In a world where Black folk have to make Black Lives Matter a movement because our lives feel meaningless to America, we have to give acclaimed filmmaker Ava DuVernay her props.
As a director, she sees us. She saw the human story behind the “Central Park Five” scandal from the ’80s and detailed how hard it is for Black boys and men in the system so candidly that she named her series When They See Us. She saw Brother Martin and the folks who put shoes to pavement in 1965, walking from Selma to Montgomery, where Black people spoke up for the constitutional right to vote, and turned that momentous occasion into 2014’s Selma. Ava sees the struggle Colin Kaepernick has gone through since he knelt in protest of the Black lives that were taken (and continue to be taken) by police officers and a “justice” system that doesn’t feel built for us.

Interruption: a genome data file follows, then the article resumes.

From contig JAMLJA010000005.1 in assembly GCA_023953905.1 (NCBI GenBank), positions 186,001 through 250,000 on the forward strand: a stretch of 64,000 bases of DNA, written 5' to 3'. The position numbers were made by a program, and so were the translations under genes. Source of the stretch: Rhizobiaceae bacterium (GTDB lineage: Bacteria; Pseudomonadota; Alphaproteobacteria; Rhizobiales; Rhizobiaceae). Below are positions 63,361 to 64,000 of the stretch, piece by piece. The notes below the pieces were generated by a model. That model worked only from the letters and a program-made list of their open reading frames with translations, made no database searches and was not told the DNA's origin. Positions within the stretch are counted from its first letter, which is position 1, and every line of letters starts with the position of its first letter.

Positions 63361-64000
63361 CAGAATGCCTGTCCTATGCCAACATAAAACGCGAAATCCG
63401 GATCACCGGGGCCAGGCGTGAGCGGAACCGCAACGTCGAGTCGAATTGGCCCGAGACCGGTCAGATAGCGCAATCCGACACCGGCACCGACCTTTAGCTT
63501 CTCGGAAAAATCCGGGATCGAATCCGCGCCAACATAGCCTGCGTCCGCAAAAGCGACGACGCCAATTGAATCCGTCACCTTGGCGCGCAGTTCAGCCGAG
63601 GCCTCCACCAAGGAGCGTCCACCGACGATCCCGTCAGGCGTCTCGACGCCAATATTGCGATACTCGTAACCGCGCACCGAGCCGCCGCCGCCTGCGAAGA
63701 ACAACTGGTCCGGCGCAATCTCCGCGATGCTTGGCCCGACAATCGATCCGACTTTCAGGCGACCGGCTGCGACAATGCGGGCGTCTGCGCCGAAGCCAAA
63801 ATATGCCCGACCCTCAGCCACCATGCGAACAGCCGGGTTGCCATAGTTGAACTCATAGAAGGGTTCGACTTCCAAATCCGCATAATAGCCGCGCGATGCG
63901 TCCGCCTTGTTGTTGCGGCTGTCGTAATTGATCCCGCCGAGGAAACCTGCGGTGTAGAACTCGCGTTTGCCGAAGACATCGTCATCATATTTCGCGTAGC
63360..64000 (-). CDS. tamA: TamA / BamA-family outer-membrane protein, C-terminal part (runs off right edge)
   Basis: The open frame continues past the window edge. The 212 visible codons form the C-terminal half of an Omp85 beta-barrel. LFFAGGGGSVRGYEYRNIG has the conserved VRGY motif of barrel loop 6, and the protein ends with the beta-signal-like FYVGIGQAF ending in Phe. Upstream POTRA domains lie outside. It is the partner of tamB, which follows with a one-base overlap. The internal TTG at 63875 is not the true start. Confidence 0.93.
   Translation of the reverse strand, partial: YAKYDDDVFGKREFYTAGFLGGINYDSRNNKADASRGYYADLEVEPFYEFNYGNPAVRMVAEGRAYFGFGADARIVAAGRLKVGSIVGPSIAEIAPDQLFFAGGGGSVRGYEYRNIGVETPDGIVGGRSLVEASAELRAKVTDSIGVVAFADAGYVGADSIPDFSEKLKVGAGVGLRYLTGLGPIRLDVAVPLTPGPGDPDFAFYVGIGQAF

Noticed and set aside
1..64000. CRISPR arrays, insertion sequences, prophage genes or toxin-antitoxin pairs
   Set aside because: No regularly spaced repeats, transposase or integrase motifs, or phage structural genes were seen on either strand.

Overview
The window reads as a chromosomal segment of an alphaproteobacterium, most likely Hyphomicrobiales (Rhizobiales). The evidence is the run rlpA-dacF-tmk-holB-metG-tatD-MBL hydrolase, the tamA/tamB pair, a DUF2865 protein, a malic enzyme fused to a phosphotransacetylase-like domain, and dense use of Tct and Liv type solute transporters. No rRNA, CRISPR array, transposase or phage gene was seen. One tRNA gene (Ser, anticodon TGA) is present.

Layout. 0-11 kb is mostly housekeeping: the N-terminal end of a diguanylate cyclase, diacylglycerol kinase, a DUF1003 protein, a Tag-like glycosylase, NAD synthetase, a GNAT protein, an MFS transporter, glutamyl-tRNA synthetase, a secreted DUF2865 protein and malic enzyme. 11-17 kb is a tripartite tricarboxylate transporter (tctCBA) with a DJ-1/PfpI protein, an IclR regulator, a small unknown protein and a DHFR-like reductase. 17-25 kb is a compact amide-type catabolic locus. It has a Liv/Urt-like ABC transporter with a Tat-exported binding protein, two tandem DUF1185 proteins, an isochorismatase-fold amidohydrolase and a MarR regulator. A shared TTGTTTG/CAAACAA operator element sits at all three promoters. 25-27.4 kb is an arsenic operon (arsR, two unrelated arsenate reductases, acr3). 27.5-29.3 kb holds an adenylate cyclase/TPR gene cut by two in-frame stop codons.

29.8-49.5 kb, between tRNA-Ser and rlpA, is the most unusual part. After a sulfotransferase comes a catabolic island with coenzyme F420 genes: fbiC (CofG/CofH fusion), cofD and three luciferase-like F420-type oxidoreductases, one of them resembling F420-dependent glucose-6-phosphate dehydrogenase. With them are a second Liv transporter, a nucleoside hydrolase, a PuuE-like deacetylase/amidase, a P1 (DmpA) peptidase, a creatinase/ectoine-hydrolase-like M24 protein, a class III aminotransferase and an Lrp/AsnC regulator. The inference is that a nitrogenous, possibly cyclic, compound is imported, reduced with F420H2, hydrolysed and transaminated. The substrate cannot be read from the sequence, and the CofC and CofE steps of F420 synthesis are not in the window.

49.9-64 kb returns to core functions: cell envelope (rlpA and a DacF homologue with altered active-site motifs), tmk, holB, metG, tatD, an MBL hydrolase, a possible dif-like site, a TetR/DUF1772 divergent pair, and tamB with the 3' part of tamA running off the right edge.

Colin entrusted Ava to tell his story, a humongous honor from someone who notoriously lets his actions speak for themselves. She also took the prison system to task with 13th, a documentary that highlights just how much the system of slavery is alive in our prison institutions. Ava even saw herself become the first Black woman to direct a film that earned $100 million at the box office with 2018’s A Wrinkle in Time, an ambitious Disney update to a timeless novel that put Storm Reid in the box office conversation.
With America being divided, and history ignoring the contributions of Black people, except for when it can benefit the ruling class, creatives like Ava DuVernay express our pain and our joy. Our stories matter just as much as our lives, and with Ava’s vision, we always look amazing.
Thank you, Ava DuVernay, for putting our people in front of the lens and telling the stories that need to be told now. We need to see them today, and our children’s children need to see them tomorrow. —Khal